How difficult to redesign, re-engineer a commercial development site.

8 Replies

Hi, my family owns a 8950 square foot lot that is on the back portion of a 19 acre development site. The site is currently being developed for a large retailer. The site will consist of a 260,000 square foot store, and a 46,000 square foot warehouse. A portion of the warehouse will sit directly over the parcel that my family owns. Legal issues and other circumstances have led to my family holding possession of the property despite most of the demolition having already occurred. We have the only house standing on the development site. My question is: how difficult will it be for the developer to make adjustments to their site plan to accommodate a build around us, and how difficult it would be to build around us given their current construction schedule.? Utilities are currently above ground, they still need to grade the site, and a build around us would require moving the warehouse, and most likely the main store. My family needs to make a decision as whether to sell or to keep the property. If we can keep the property, we would prefer to. However, if it complicates the site or delays the construction too much, we're willing to get out of their way.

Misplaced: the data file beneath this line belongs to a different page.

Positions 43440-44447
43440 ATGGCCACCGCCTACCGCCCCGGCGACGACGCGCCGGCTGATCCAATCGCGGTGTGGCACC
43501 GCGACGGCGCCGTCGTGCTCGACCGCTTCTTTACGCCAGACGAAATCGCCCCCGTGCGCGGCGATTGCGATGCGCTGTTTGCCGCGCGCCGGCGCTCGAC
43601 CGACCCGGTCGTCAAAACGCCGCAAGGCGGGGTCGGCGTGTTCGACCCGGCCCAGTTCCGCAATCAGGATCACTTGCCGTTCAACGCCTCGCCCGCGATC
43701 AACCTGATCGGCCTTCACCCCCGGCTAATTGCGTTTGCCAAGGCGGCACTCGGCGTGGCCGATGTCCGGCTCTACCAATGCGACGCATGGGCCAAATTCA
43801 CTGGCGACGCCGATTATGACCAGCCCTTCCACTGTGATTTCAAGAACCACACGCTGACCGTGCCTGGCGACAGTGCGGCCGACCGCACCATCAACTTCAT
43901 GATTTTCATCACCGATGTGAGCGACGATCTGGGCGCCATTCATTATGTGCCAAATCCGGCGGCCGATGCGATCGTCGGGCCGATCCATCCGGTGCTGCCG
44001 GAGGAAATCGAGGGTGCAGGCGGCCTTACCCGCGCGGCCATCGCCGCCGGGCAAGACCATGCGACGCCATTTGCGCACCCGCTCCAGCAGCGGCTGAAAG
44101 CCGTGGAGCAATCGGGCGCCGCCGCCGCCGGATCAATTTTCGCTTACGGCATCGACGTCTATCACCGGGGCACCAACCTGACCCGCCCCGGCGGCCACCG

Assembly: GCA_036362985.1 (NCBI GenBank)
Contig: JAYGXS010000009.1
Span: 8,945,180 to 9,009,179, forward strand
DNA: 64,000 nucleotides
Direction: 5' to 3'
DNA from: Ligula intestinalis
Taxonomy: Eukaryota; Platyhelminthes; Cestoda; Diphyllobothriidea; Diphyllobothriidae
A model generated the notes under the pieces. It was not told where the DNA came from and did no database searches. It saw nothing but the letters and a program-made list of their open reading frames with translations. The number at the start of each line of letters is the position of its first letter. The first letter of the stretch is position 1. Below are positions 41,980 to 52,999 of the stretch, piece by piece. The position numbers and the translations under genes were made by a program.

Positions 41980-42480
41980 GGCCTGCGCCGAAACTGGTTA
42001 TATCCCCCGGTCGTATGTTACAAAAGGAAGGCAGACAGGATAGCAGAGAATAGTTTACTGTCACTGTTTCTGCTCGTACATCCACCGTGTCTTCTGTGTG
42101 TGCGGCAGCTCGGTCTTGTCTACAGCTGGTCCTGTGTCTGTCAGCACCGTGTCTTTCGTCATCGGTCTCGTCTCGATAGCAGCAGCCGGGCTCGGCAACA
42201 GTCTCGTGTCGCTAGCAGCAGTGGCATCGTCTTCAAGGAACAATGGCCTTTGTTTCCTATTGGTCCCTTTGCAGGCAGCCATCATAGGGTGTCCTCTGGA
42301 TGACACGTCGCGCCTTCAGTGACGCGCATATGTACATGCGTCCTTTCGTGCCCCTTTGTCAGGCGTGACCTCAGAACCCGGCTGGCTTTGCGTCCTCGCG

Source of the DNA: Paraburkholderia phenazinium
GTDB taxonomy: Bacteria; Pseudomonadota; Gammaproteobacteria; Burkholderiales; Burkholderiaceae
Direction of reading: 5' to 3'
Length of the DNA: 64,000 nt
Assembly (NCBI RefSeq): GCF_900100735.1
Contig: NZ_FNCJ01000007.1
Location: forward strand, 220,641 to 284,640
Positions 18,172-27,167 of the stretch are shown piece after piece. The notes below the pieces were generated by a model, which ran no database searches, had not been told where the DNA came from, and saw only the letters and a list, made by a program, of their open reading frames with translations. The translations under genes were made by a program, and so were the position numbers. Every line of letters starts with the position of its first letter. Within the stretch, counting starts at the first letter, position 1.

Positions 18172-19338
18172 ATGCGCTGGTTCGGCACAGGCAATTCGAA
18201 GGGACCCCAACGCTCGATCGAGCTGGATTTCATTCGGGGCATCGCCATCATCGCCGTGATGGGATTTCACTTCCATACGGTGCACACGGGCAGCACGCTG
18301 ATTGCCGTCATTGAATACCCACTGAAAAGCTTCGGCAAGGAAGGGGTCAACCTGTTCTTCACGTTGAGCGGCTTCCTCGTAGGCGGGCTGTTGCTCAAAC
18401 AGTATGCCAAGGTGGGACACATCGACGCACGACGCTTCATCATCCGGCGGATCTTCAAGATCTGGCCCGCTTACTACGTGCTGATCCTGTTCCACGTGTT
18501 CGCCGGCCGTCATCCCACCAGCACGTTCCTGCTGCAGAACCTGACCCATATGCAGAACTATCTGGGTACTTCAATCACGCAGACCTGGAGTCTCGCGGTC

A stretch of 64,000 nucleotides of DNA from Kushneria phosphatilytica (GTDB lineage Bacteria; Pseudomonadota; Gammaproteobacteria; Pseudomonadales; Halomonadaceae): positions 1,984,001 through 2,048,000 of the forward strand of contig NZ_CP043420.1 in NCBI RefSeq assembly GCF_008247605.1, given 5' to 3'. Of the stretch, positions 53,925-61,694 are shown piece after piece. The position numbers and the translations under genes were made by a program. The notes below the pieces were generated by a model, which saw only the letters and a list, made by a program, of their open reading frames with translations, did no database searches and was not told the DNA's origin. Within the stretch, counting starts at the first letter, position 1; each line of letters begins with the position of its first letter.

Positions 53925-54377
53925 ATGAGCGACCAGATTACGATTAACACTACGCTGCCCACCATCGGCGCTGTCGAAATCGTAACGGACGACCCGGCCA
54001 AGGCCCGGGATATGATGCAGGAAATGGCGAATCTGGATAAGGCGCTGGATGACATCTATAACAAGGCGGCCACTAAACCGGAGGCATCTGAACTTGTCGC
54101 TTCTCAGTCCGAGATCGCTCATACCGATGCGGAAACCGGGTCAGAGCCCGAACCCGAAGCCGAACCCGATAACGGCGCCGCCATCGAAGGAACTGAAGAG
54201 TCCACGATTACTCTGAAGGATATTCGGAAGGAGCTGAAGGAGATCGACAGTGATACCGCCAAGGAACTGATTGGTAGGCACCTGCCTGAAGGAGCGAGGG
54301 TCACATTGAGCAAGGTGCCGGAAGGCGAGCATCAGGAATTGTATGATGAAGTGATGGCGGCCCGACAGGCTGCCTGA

I would have to see the site plans in relation to your property. Just as a context I used to assemble land for developers on commercial projects about this size.

If you are trying to hold out for a higher price unless you are in the middle we could usually just redesign and cut off your parcel if a small size on the outskirts.

If you were in the middle being tough then the developer would go to the city or county to take the property by eminent domain for park space with a fountain etc.